The other major difference is how Dolby Atmos is delivered in the cinema, starting with the additional speakers. There’s no doubt that upgrading a cinema to Dolby Atmos won’t be cheap as you have to add the two overhead speaker arrays, along with additional side speakers that go right up to the screen. The specifications also call for full-range speakers to be used all around and the addition of two subwoofers at the rear in order to bass manage the surrounds. However it isn’t just a case of adding more speakers or additional channels of amplification because the way that Dolby Atmos renders the objects in the mix can give the impression of far more speakers than are actually in the cinema.
This is achieved through a process called adaptive rendering, which starts by accurately modelling the cinema - the dimensions, the number of speakers, their exact positions, their power specifications - and then rendering the Dolby Atmos mix in the best possible playback so that it’s optimised to that specific cinema. This is possible because the audio elements are not locked to any specific channel but are stored with virtual position metadata and are assigned positions dynamically during playback, depending on the arrangement within a given cinema. This adaptive rendering is done on-the-fly but if there is a speaker where the object is supposed to go then it is used, if not then the Dolby Atmos processor will create a phantom speaker, thus effectively placing the sound in the correct place and creating the illusion of an infinite number of speakers.
...thus effectively placing the sound in the correct place and creating the illusion of an infinite number of speakers.
The combination of additional channels and speakers, along with adaptive rendering that allows for object based steering results in an incredibly natural and immersive soundfield. Sound designers can place an object anywhere within a three dimensional space, with a precision impossible with conventional 5.1 mixes, resulting in incredibly smooth pans. To prove this, we were sat at the sweet spot and Nick Watson, a senior engineer at Dolby, played a 5.1 audio-only mix of a man with a guitar walking around the room.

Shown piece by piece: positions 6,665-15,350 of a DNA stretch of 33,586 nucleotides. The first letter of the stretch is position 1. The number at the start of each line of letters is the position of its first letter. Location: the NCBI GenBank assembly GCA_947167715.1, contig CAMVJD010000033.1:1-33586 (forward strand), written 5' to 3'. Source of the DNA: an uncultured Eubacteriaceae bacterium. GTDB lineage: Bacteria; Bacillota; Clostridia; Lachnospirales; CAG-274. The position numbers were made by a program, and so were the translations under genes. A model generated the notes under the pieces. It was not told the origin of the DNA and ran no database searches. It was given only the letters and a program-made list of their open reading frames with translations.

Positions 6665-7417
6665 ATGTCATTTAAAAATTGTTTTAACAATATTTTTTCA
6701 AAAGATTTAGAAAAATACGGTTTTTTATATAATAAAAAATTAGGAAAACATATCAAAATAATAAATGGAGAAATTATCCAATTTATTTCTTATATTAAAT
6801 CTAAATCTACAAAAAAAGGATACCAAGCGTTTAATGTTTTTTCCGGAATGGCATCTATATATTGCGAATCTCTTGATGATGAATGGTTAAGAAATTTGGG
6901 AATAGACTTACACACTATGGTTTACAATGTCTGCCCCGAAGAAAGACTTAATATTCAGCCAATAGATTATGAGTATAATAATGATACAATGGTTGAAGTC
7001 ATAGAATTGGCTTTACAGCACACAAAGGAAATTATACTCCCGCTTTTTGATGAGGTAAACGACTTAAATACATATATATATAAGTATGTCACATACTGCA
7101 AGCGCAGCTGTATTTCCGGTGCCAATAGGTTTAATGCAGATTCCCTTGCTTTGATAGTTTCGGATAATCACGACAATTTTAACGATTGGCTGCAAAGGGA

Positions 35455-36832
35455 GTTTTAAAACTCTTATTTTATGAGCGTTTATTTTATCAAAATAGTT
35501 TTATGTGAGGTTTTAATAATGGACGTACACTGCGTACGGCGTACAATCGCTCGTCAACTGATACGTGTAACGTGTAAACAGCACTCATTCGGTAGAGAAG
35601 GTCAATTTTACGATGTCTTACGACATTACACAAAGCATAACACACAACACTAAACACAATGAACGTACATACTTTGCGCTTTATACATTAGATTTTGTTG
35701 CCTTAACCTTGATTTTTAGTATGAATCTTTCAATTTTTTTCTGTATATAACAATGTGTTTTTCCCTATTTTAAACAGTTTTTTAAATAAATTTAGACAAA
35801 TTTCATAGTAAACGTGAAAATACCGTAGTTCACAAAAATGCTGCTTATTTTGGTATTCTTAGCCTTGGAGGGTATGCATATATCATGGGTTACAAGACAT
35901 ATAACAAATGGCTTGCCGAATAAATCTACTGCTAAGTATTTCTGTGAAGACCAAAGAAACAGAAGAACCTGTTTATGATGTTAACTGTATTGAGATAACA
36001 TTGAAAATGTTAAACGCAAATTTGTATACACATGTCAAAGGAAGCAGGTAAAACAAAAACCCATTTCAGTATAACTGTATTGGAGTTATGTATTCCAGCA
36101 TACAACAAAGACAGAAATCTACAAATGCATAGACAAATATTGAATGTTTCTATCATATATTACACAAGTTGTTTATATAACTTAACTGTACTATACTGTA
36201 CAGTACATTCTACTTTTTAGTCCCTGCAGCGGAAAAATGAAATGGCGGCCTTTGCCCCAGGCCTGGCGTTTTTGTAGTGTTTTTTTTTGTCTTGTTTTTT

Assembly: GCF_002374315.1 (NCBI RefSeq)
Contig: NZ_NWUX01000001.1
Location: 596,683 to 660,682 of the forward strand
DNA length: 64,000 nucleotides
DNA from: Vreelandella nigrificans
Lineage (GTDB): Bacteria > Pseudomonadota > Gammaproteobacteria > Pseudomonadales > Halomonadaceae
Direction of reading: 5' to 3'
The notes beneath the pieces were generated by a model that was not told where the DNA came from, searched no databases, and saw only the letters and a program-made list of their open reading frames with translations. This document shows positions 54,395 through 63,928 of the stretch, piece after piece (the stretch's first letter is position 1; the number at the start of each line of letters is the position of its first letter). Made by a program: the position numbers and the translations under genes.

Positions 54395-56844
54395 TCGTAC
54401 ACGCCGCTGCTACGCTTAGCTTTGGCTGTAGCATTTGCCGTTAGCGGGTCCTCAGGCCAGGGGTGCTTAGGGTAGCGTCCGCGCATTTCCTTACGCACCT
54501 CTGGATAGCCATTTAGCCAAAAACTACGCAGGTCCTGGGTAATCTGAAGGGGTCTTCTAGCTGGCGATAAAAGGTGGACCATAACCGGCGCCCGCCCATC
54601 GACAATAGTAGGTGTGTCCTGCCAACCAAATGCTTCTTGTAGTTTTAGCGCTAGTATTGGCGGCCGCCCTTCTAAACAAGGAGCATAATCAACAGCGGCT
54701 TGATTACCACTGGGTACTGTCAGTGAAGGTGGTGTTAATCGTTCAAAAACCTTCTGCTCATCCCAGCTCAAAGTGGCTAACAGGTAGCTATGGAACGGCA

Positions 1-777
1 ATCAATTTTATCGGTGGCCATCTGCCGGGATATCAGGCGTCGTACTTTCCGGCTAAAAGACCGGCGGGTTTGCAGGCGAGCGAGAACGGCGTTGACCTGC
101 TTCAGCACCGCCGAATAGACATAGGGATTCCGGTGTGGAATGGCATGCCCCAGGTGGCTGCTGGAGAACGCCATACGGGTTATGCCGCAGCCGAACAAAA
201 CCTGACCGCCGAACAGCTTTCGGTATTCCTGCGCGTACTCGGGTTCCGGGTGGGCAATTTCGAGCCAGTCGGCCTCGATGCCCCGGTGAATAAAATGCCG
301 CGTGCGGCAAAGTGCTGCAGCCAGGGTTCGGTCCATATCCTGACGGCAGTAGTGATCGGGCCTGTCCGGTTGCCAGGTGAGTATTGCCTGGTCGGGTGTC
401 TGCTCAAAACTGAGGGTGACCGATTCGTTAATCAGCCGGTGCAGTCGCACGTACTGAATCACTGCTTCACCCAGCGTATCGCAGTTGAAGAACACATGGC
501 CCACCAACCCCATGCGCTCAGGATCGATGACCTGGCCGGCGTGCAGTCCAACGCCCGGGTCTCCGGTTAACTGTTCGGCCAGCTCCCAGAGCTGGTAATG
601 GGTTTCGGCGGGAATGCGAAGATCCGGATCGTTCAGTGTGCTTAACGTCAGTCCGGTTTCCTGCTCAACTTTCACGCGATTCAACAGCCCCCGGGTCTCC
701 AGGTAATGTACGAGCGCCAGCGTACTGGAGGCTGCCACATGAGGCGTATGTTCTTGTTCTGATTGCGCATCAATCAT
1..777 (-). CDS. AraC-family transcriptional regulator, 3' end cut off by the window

In 5.1 there were clearly gaps as he walked from front left to side left and then across to side right. However in Dolby Atmos this was smooth and seamless and the result was the sound of a man playing a guitar as he walked around you. Nick then played another audio-only piece that was a rain hitting a tin roof above you, which used a 7.1 bed with additional objects. The result was incredibly realistic and having spent years living in Hong Kong we were very familiar with monsoon rains, the acoustic effect was positively transportive it was so natural.
After that we moved on to two specially created Dolby Atmos trailers, the first of which is called ‘Unfold’, which is an object-only mix created by the sound designer for Transformers: Dark of the Moon. The sound mix was created first and then the visuals were added, so the sound designer had complete freedom to do whatever he liked and use Dolby Atmos to its full potential. The results, whilst somewhat reminiscent of Transformers, were stunning as the sound effects just surrounded and completely immersed you.
The monitor on the desk showed the Dolby Atmos adaptive rendering in action as objects were being moved around the wireframe model of the screening room. There were objects being moved around the model that you could clearly hear being rendered in the room and it was, quite simply, the most active sound mix we have ever heard. There was a second trailer called 'Leaf' that totally immersed you in a forest, surrounding you with sounds from the sides, above and behind, with seamless panning around the room. It was a more subtle and thus far more realistic effect than the first trailer but both were breathtaking.